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According to Wikipedia, the 64 bit version of Windows 8 will require 2 GB of RAM.

What should I make out of this number? Why is it so ridiculously high and what will the OS's memory footprint most likely be in practice?

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that's the same as Win 7… – BrianA Sep 22 '11 at 7:00
Any idea on how do they compute these requirements? – Alexei Averchenko Sep 22 '11 at 7:07
Win7 (or 8) doesn't really need a whole 2GiB, it's just that if they put 512MiB (or whatever it actually uses) on the box people would blame Windows when it ran like crap on a 512MiB machine (even thou it'd really be the user's fault for overusing the RAM). By sticking 2GiB as a spec, they ensure users can run Windows and some programs without issue if they have a min-spec machine - and for those below that level, well, they can't blame Windows so easily because they've been told they haven't got a strong enough machine. – DMA57361 Sep 22 '11 at 7:26
up vote 7 down vote accepted

It's 64 Bit – you only start seeing the advantage of it with more than 3.5 GB RAM anyway.. Windows 7 64 has the same requirements, and that's probably what it's based off.

The requirements also don't target the RAM the OS will be using all the time, it includes caching for performance, and quite a bit of headroom – you don't want to be swapping too much, after all.

To some extent, system specs are arbitrary – 32 Bit Windows exists primarily for legacy systems at this point, and most modern systems will have sufficient RAM (my 2007 era Core 2 desktops did!) – the 32 Bit version 'runs' on 128 MB, and it 'requires' 1 GB of RAM.

"Minimum requirements" means "This is the worst we tested it on, and really, we don't want to support people who want to run it on their toaster" and "recommended requirements" is the systems that the developers feel should run everything with maximum shininess. Other than enthuisasts, and people trying to win bets, they probably don't try the system on slower and slower systems 'to see if it will work'.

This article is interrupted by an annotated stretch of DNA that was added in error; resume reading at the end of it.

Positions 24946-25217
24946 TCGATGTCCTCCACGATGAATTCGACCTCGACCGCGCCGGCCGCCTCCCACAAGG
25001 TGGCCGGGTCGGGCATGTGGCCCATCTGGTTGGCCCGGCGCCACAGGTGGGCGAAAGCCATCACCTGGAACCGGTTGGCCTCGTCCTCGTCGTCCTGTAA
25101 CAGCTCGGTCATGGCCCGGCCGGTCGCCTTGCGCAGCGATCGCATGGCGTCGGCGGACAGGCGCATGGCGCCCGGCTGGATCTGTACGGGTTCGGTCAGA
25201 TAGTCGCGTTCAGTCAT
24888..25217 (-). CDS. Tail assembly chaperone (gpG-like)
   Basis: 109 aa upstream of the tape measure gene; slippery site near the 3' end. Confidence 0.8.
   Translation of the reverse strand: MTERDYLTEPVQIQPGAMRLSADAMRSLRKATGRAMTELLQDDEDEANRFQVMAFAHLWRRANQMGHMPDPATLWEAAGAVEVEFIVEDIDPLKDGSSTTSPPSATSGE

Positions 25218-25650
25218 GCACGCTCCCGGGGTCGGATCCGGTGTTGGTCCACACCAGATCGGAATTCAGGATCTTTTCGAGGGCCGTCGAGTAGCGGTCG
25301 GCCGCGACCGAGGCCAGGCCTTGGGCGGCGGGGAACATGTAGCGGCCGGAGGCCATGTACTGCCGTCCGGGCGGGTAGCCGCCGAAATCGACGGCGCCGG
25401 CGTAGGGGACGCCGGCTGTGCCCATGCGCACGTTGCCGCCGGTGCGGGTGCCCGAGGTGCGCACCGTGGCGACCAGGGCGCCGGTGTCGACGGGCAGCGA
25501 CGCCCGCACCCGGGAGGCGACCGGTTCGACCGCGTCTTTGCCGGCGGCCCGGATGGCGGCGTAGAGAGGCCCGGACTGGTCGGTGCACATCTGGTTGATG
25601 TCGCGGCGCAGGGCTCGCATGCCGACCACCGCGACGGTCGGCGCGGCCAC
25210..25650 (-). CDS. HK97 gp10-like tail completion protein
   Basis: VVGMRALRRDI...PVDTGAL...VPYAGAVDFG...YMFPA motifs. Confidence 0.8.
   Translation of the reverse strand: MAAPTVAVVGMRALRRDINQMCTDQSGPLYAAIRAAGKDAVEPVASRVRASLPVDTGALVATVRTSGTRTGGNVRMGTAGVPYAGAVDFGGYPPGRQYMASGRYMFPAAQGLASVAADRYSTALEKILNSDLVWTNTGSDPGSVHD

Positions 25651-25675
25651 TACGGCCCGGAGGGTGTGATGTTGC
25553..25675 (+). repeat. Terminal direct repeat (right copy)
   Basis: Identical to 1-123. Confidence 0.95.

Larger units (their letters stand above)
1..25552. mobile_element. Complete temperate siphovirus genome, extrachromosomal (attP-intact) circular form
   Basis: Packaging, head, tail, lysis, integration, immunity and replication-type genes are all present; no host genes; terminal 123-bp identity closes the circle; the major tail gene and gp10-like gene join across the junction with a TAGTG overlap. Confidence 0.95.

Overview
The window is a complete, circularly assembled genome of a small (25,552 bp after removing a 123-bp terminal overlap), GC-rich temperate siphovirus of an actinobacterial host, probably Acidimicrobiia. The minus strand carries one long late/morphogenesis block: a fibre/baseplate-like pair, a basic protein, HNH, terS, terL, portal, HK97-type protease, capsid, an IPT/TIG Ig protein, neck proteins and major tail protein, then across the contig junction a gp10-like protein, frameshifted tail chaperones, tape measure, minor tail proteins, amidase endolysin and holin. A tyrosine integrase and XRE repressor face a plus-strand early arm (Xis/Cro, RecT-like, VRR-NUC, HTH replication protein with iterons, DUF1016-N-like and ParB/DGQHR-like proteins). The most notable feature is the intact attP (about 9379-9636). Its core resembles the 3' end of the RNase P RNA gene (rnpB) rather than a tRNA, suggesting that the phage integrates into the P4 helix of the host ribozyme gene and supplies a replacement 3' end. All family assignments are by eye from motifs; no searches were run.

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During the preview, running on a netbook -- so 32-bit -- the minimum footprint was 281 MB, compared to 404 MB for Windows 7. 64-bit would be more, but nowhere near double; either way, less than 1 GB.

For comparison, on my no-longer-factory-fresh Vista-64 system, after everything is loaded, about 1 GB is used. Windows 7 is lower than Vista, so again, W8 should be definitely less than 1 GB.

Note that even if they started a "typical workload" and it turned out to be 1.25 or 1.5 GB total, you'd still put "2 GB" on the box. Very few people buy systems with oddball amounts of RAM. (For a while, vendors were selling 4 GB boxes with 32-bit Windows, leaving about a half-gig unused.) Many consumers don't think about whether that's "too much" and they'll end up happier with the performance.

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2 GB of RAM is probably required for all the advanced touch screen interfaces they are creating with Metro. 2 GB is actually not that bad as most netbooks these days even come out with 2-4 GB of RAM.

The average RAM is about 4GB on a decent machine with many new machines coming out with 6-8 GB as well. I just bought a new laptop, not a particularly expensive one, and it has 6 GB of ram.

Windows 7 also had similar requirements, so it's not really a big leap. This is Windows after all. :)

If you don't like huge footprints, may I suggest Linux? (Perhaps Ubuntu)

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I am sitting on Metacity + GNOME right now with the total footprint of about 175 MB, so 2 GB seems astronomical :D – Alexei Averchenko Sep 22 '11 at 7:06
If metro is the sort of interface Microsoft intend for phones, I'd expect it to intrinsically have lower requirements than traditional/aero desktop interfaces. – RedGrittyBrick Sep 22 '11 at 9:04

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